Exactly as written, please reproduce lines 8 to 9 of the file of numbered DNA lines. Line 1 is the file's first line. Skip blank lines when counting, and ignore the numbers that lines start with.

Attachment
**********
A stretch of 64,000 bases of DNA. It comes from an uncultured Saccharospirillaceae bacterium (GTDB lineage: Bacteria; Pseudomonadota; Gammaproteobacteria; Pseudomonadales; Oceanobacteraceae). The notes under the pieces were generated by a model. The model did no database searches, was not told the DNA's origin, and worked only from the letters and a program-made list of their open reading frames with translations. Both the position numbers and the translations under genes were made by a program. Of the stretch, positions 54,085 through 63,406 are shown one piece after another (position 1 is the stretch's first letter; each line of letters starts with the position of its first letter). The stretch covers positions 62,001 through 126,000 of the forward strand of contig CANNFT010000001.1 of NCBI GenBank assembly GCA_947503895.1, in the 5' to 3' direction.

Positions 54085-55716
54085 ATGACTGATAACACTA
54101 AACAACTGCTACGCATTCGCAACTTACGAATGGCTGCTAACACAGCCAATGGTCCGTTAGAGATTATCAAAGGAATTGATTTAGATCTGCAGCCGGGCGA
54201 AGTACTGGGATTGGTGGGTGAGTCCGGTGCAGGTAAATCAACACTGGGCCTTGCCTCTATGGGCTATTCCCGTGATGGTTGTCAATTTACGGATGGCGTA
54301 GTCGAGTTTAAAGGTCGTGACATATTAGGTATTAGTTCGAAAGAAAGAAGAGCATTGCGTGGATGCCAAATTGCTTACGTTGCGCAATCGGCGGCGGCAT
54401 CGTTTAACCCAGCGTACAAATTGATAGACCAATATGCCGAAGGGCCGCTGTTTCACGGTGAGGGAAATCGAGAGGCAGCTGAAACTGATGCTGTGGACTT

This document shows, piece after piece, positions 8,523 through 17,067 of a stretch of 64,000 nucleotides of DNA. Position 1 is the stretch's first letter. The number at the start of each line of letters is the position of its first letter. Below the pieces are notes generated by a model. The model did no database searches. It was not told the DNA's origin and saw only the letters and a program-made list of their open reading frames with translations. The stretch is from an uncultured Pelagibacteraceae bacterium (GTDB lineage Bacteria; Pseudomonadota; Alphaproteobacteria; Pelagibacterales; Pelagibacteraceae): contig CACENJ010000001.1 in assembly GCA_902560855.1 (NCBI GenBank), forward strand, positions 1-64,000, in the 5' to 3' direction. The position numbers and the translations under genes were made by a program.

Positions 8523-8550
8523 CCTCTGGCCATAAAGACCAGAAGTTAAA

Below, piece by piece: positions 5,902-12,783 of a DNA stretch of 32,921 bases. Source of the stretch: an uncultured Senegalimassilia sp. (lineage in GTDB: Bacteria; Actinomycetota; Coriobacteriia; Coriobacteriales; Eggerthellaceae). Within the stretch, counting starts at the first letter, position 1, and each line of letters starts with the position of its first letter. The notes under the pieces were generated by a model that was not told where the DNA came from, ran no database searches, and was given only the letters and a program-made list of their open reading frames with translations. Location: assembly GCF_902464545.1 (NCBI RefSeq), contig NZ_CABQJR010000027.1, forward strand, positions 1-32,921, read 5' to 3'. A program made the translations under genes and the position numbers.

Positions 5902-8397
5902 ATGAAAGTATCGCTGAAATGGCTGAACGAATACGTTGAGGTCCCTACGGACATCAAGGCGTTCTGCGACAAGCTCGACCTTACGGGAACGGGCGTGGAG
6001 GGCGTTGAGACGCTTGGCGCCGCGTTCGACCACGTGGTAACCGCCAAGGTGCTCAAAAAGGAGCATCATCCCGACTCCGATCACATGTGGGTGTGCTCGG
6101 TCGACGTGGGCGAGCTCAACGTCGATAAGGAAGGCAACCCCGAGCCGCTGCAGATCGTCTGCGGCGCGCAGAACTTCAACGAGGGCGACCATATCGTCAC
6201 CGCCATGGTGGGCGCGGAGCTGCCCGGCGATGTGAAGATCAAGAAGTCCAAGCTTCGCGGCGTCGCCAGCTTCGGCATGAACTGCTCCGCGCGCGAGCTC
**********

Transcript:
This document shows, piece after piece, positions 8,523 through 17,067 of a stretch of 64,000 nucleotides of DNA. Position 1 is the stretch's first letter. The number at the start of each line of letters is the position of its first letter. Below the pieces are notes generated by a model. The model did no database searches. It was not told the DNA's origin and saw only the letters and a program-made list of their open reading frames with translations. The stretch is from an uncultured Pelagibacteraceae bacterium (GTDB lineage Bacteria; Pseudomonadota; Alphaproteobacteria; Pelagibacterales; Pelagibacteraceae): contig CACENJ010000001.1 in assembly GCA_902560855.1 (NCBI GenBank), forward strand, positions 1-64,000, in the 5' to 3' direction. The position numbers and the translations under genes were made by a program.

Positions 8523-8550